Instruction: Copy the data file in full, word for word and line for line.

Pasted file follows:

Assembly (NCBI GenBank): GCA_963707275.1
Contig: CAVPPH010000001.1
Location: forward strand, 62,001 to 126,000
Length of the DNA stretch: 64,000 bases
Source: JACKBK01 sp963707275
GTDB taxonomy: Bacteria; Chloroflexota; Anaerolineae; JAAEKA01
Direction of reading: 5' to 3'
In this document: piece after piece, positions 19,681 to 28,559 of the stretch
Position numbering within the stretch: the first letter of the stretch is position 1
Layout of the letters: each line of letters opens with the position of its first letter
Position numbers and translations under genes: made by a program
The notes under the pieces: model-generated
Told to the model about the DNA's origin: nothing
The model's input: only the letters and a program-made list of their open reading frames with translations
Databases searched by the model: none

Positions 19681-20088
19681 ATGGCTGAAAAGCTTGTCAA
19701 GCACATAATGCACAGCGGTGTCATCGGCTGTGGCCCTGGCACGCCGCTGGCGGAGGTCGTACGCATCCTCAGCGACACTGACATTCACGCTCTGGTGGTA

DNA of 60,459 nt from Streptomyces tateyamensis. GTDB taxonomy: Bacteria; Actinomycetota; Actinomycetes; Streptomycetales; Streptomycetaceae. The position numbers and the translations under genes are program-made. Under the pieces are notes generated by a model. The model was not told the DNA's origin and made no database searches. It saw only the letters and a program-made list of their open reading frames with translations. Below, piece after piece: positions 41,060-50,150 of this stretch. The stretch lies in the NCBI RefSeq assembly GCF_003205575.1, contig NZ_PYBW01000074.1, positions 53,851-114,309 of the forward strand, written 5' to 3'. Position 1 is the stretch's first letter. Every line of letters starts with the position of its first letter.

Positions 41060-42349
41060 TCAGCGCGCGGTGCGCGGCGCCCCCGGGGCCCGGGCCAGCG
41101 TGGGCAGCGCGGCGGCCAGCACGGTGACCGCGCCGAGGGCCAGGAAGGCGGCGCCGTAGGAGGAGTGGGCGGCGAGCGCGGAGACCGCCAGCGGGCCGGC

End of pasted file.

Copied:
Assembly (NCBI GenBank): GCA_963707275.1
Contig: CAVPPH010000001.1
Location: forward strand, 62,001 to 126,000
Length of the DNA stretch: 64,000 bases
Source: JACKBK01 sp963707275
GTDB taxonomy: Bacteria; Chloroflexota; Anaerolineae; JAAEKA01
Direction of reading: 5' to 3'
In this document: piece after piece, positions 19,681 to 28,559 of the stretch
Position numbering within the stretch: the first letter of the stretch is position 1
Layout of the letters: each line of letters opens with the position of its first letter
Position numbers and translations under genes: made by a program
The notes under the pieces: model-generated
Told to the model about the DNA's origin: nothing
The model's input: only the letters and a program-made list of their open reading frames with translations
Databases searched by the model: none

Positions 19681-20088
19681 ATGGCTGAAAAGCTTGTCAA
19701 GCACATAATGCACAGCGGTGTCATCGGCTGTGGCCCTGGCACGCCGCTGGCGGAGGTCGTACGCATCCTCAGCGACACTGACATTCACGCTCTGGTGGTA

DNA of 60,459 nt from Streptomyces tateyamensis. GTDB taxonomy: Bacteria; Actinomycetota; Actinomycetes; Streptomycetales; Streptomycetaceae. The position numbers and the translations under genes are program-made. Under the pieces are notes generated by a model. The model was not told the DNA's origin and made no database searches. It saw only the letters and a program-made list of their open reading frames with translations. Below, piece after piece: positions 41,060-50,150 of this stretch. The stretch lies in the NCBI RefSeq assembly GCF_003205575.1, contig NZ_PYBW01000074.1, positions 53,851-114,309 of the forward strand, written 5' to 3'. Position 1 is the stretch's first letter. Every line of letters starts with the position of its first letter.

Positions 41060-42349
41060 TCAGCGCGCGGTGCGCGGCGCCCCCGGGGCCCGGGCCAGCG
41101 TGGGCAGCGCGGCGGCCAGCACGGTGACCGCGCCGAGGGCCAGGAAGGCGGCGCCGTAGGAGGAGTGGGCGGCGAGCGCGGAGACCGCCAGCGGGCCGGC